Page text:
Mother Theresa's Doubts
SCOTT SIMON, host:
When Mother Teresa told us in 1984 she was not a saint, I didn't think she was being modest. I loved her. I was in awe of her. She was humble in a religious sense. But when you got to know Mother Teresa, you would call her shrewd, strong, cranky, even funny - not modest.
A forthcoming book of Mother Teresa's correspondence with her confessors called "Mother Teresa: Come Be My Light" will apparently reveal that for more than 50 years, most of her life as a nun, Mother Teresa doubted the existence of God.
She died 10 years ago next week and has already been beatified. This week, she's been called an atheist, which I don't think she would take as an insult, and a hypocrite - a human trait.
But when you read some of her letters, she sounds more like a rejected lover. For millions, Mother Teresa in her homespun cotton sari seemed more the word of God made flesh than any pope in golden finery. And if you found her calling among the dying and destitute of Calcutta, it would be hard to hold frail, starving children in your arms and not ask, even shout, where in this hell is God?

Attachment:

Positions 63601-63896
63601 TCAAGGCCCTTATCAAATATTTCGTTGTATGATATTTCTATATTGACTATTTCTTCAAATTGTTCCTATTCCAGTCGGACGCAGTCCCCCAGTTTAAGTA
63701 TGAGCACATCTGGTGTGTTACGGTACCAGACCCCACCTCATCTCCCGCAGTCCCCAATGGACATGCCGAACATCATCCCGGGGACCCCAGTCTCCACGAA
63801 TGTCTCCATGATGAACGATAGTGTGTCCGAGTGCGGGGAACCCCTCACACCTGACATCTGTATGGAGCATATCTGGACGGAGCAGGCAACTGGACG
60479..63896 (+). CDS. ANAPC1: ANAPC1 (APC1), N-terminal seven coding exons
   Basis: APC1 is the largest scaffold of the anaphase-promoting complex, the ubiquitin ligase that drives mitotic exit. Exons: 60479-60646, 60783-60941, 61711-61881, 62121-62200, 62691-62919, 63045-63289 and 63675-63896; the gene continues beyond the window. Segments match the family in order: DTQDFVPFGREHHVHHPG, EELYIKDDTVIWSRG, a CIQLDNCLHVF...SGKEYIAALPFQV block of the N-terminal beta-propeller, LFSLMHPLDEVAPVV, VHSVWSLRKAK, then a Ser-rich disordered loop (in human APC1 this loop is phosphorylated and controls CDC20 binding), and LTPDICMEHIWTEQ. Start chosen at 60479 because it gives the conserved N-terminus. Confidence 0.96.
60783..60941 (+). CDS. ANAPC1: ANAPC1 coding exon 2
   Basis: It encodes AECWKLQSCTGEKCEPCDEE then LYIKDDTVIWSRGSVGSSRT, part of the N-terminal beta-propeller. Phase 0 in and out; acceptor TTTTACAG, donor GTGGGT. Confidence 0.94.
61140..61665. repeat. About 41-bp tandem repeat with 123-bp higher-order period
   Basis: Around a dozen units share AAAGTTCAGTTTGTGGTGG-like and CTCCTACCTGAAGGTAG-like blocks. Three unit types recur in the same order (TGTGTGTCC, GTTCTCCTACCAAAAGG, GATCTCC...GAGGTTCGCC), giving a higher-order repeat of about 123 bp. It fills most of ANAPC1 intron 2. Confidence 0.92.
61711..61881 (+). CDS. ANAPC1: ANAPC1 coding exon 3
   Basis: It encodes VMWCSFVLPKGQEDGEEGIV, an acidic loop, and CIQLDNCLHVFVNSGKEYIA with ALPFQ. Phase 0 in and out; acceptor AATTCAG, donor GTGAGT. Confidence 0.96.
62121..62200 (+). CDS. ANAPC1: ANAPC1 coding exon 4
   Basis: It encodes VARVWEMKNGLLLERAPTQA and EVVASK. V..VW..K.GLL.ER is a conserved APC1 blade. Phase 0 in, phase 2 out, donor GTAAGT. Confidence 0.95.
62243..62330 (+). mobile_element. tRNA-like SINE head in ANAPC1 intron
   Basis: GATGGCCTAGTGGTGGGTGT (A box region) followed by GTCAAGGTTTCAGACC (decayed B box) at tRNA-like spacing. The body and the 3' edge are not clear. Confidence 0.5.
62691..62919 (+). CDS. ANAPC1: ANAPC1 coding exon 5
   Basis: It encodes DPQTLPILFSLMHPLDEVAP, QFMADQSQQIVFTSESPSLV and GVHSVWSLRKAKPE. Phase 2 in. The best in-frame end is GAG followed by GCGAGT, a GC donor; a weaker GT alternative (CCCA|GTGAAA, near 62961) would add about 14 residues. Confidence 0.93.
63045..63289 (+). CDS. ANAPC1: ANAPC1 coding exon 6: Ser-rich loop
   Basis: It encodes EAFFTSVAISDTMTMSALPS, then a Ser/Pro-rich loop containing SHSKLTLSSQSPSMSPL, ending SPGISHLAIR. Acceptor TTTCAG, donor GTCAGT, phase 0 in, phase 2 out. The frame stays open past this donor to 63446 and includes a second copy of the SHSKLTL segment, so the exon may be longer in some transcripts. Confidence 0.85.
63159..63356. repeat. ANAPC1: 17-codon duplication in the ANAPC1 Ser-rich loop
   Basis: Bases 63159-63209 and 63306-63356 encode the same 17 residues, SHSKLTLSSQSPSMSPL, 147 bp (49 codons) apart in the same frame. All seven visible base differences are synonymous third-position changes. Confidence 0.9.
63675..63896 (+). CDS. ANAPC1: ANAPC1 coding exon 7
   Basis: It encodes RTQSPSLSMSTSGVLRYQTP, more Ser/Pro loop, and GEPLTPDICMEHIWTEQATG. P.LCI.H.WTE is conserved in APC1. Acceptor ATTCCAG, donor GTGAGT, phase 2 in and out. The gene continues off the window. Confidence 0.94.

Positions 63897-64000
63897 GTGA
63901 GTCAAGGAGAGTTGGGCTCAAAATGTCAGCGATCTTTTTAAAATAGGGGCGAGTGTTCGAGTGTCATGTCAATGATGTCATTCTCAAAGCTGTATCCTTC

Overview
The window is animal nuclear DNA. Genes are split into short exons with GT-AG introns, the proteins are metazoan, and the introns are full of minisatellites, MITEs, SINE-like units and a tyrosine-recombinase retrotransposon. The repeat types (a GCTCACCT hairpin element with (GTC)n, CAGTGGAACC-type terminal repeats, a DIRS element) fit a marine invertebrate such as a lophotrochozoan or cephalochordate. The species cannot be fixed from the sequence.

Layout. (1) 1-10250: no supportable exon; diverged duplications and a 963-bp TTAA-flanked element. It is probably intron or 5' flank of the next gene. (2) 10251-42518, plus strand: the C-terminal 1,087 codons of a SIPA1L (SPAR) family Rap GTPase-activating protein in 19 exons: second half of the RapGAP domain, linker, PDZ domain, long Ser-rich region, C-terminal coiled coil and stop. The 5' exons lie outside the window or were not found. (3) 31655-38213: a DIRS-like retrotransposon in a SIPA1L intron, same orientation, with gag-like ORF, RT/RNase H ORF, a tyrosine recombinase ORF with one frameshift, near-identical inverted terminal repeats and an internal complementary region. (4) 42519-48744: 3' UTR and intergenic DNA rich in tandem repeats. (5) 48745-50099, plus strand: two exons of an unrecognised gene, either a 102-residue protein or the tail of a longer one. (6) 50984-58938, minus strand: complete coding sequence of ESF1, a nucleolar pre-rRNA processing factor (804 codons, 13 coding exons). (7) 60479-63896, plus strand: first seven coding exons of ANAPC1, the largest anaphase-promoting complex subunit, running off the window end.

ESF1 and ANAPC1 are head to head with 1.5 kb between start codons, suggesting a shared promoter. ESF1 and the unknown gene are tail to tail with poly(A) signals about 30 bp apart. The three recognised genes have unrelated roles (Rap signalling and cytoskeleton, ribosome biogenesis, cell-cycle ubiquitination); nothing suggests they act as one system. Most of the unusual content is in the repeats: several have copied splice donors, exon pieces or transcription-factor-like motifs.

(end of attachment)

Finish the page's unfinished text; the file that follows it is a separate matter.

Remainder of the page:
In one undated letter, Mother Teresa writes, my God, I have no faith. I dare not utter the words and thoughts that crowd my heart, afraid to uncover them because of the blasphemy. If there be God, please forgive me. When I try to raise my thoughts to heaven, there is such convicting emptiness that those very thoughts return like sharp knives and hurt my very soul. I am told God loves me, and yet the reality of darkness and coldness and emptiness is so great, nothing touches my soul.
Several Catholic scholars pointed out this week that many saints have doubted God. Finding God is part of the story of their lives that gets told in Sunday schools. Even Jesus, especially Jesus, called out from the cross - my God, why has thou forsaken me?
Christopher Hitchens, that most eloquent atheist, this week likened those clerics and scholars to old Western communists who refused to see the revolutions that overthrew communist regimes as proof that communism failed the masses. It would mean they devoted their lives to a lie.
When Mother Teresa denied she was a saint, she said we should know that it's not necessary to be a saint to do good. You need willing hands, not clean ones. If we wait for our souls to be totally clean, our time on Earth may slip away.
The letters revealed this week may also suggest that it made her cringe to be acclaimed as saint when she held her arms and soul out for the love of God for so long and felt so little in return.
Mother Teresa used to admonish those who asked her for guidance. Love until it hurts. I guess it hurt her too.